National Minimum Wage: Consultation
The Government has launched a consultation on National Minimum Wage rules about salaried workers and the operation of salary sacrifice schemes. The consultation closes on 1 March 2019.
Published 8 February 2019
January has seen several important developments in immigration, including the abolition of fees for applications for settlement status applications, the acceptance of online right to work checks, and the release of information about the proposed immigration system that would be used in the event of a no deal Brexit. Please see our article below for more details.
Another Brexit related issue of relevance to employers of professionally registered employees, is the question of whether, and how, professional registration would be recognised in the event of a no deal Brexit.
The Government has prepared draft Regulations to revoke the EU reciprocity/recognition Directives. These draft Regulations need to be approved by both Houses of Parliament before Exit Day: currently 29th March. In a no deal situation, and if these draft Regulations are not approved in time, EU professionals who are not UK qualified and have not applied for their qualifications to be recognised in the UK before 29th March, may not be able to practice in the UK after Exit Day, or there may be limitations on what kind of work they can do. Different restrictions would apply for different professions. We would hope that the Government will manage to have the draft Regulations approved before Exit Day, but if you are concerned about this please contact your usual DACBeachcroft partner.
This month, BEIS opened a consultation seeking views on proposals to extend the redundancy protection of new mothers from the date they tell their employer about their pregnancy to six months after they return from maternity leave. The Consultation closes on 5 April 2019, and the consultation document is here.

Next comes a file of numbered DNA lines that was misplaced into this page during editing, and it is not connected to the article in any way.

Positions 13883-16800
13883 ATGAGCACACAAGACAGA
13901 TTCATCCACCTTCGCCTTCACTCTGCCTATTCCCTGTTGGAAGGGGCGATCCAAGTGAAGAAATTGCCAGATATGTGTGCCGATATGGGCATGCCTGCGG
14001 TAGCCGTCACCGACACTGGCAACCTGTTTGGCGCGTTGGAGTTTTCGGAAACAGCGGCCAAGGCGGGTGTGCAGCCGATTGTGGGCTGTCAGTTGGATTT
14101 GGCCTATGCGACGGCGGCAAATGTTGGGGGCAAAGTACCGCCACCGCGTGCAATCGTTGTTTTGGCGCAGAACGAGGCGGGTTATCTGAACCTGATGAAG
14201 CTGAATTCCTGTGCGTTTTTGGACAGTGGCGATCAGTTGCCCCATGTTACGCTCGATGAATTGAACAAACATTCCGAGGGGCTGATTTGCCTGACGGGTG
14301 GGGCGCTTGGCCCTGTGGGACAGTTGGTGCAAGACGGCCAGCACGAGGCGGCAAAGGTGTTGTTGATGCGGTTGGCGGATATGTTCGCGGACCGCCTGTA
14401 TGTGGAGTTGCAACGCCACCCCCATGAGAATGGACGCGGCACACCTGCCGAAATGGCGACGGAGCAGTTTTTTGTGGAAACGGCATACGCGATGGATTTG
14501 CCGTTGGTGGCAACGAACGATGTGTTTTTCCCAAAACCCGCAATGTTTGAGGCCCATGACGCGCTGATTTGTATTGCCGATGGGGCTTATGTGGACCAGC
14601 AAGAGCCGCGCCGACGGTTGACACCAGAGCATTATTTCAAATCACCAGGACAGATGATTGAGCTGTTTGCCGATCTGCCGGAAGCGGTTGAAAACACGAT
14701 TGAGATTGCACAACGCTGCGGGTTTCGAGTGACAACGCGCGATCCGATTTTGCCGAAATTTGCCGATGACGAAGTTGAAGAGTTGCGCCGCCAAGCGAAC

In this month’s alert, we look at three discrimination claims, including a landmark decision about changes made by the Government to firefighters’ and judges’ pension schemes, and an important case on the burden of proof. We also consider a whistleblowing claim where the EAT held that employees who make allegations of defamation are potentially protected as whistleblowers, as well as a case about the calculation of holiday pay.
An employer had actual and constructive knowledge of an employee’s disability months before an OH report stated that her symptoms had lasted for more than a year.
Court of Appeal overturns EAT burden of proof decision.
The EAT has held that a complaint about defamation is capable of being a qualifying disclosure, and the employee making the complaint might therefore be protected as a whistleblower.
In a landmark case, the Court of Appeal has held that the Government has discriminated against firefighters and judges in its changes to their pension schemes.
Settled status fees abolished, right to work checks go digital, and planning for a 'no deal' Brexit.
The European Court of Justice considered whether a reduction of pay for statutory holiday to take into account periods on short time working breached the Working Time Directive. The Court’s comments about overtime call into question whether non-contractual overtime should be included in calculating holiday pay for annual leave.